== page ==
The Triggs card game is a 20-30 minute family card game for 2-4 players that are aged roughly eight and up. It’s a colorful abstract game you can teach to anyone, and is undoubtedly family-friendly. Plus, the kind of addition players need to be doing during the game makes it a perfect teaching tool to use in the classroom.
Looking at comparison site Board Game Prices, you can find it for around £20. It is only currently available in the UK as an import from Germany. However, despite that, it’s a pretty reasonable price for a card game now and it is unlikely to be much less if it gets an official UK release. The card stock is the typical sound quality you’d expect from publisher NSV. Unfortunately, while the cards are colourful and clear they are also lacking in any kind of style or imagination.
Triggs is a very simple card game to teach. Each player takes a score sheet, finds a pen or pencil (nope, none are provided), and is dealt five cards. Three draw piles are then created in the middle of the table from what’s left of the game’s 108 cards, two face up and one face down. Players take turns clockwise until one of you completes their sheet, winning the game immediately.
Each game sheet is identical, having the numbers 1-12 descending down the sheet in an increasing number of boxes. There are two boxes for one, two, and three, going up to five boxes for the numbers 11 and 12. On their turn, a player must take one of three actions:
- Draw two cards from any draw piles
- Discard any number of cards of a single number (you have a 10-card hand limit)
- Play cards to cross off numbered boxes
You can only play cards that equal one number, but you can add two cards together to do so. So for example, you could play an 11, a five and six, plus a three and eight, to make three 11s. You would then cross three 11s off of your score sheet. If you finish a number, you get to cross off any other box of your choice as a bonus. And that is basically that.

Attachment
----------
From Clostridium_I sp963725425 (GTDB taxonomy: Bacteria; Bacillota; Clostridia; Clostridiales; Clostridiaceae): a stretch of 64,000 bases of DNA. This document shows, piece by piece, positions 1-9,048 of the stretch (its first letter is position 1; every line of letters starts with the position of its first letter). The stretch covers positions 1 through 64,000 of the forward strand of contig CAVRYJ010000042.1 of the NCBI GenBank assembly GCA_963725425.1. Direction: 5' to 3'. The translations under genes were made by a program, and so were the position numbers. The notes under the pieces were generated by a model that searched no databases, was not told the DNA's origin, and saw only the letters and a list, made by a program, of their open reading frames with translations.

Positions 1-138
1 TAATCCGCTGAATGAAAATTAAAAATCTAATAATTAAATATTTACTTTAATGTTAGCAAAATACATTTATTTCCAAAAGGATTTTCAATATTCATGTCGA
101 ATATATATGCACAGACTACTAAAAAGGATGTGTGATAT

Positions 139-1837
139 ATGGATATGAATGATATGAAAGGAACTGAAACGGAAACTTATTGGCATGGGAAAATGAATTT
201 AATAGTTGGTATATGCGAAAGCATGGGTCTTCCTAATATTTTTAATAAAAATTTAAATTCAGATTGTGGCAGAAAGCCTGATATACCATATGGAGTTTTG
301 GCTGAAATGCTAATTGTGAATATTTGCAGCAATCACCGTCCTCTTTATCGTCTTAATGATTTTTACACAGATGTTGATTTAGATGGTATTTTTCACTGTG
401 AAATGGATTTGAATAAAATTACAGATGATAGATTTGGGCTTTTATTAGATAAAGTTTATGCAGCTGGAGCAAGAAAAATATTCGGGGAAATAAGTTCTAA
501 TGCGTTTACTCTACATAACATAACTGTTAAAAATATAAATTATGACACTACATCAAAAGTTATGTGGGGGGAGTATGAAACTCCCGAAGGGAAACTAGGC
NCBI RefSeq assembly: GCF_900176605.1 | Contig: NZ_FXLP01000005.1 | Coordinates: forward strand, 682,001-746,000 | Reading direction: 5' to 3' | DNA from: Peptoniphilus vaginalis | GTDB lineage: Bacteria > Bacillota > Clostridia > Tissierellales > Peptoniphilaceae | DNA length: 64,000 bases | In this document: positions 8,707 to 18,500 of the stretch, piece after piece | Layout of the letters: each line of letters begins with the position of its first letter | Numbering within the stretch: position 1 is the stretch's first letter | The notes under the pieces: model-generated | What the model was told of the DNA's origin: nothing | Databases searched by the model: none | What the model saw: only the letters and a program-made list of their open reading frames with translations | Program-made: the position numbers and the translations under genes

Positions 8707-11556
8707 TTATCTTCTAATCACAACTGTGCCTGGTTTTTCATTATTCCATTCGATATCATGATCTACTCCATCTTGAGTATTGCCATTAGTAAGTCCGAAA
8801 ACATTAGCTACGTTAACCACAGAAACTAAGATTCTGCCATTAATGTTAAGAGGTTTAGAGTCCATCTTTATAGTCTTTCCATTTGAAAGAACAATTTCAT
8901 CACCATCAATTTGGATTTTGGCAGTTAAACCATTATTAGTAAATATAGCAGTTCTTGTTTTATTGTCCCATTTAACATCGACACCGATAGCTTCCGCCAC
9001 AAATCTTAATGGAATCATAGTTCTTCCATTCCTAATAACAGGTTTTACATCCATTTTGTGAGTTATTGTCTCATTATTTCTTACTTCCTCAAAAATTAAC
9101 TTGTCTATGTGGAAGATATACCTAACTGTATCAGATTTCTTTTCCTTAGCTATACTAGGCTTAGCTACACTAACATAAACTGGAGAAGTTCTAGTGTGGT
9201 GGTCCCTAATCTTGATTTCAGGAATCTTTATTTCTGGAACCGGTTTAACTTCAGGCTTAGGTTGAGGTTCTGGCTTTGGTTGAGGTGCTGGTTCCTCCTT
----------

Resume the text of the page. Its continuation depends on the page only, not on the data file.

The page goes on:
The four sides
These are me, plus three fictitious players drawn from observing my friends and their respective quirks and play styles.
- The writer: Triggs is a simple mathsy card game that you can teach young children and grandma alike. It’s a clever design that works well, and it can build tension as you near the end as it is essentially a race to the finish.
- The thinker: There is nothing at all for me here.
- The trasher: Triggs has no real interaction. As there are nine cards of each value in the deck and cards can be added together to make the numbers you need, even hate drafting is largely off the table. Especially as the bonus move lets players get the numbers they’re missing.
- The dabbler: This is a nice little filler game to play with the kids, or maybe at a family birthday or Christmas. It’s nice to have a few games that anyone can pick up quickly, and there’s enough luck involved to mean the cleverest players aren’t necessarily going to win.
Key Triggs observations
Nice is the word that keeps coming up when talking about Triggs. A nice little game. A nice little mechanism. A nice little filler. But is ‘nice’ enough in such a crowded market? Especially with such a bland if colourful presentation, it isn’t going to win many over by looks alone.
There are definitely choices to make, but how much effect they have on the outcome remains uncertain. I’ve seen players take all the obvious routes to victory, including going low numbers first, high first, or filling the sheet with all but one of each number and cascading most of them with bonuses to finish. But luck isn’t the enemy of a short family card game, so that’s not really a problem.
I think it will really find its mark as a teaching tool, and as a nice addition to the ‘play with non-gamers toolbox. It will also make a nice little stocking filler in the lead-up to Christmas, especially for kids who have a bit of trouble getting excited about maths and you want to do a bit of stealth addition training. But I can’t see it replacing anything in a gamer’s library.
Conclusion: Triggs card game review
Instead of staying in my collection, Triggs will be winging its way to a local primary school classroom to give some teachers a welcome break during the occasional maths lesson. It’s a solid game, but not one that provides enough to ever get pulled from my shelves to the table. It’s a sold six-ish out of 10. But a small box card game needs to be a little more than that to hang around these days. Hopefully, it will instead engage some maths-averse kids.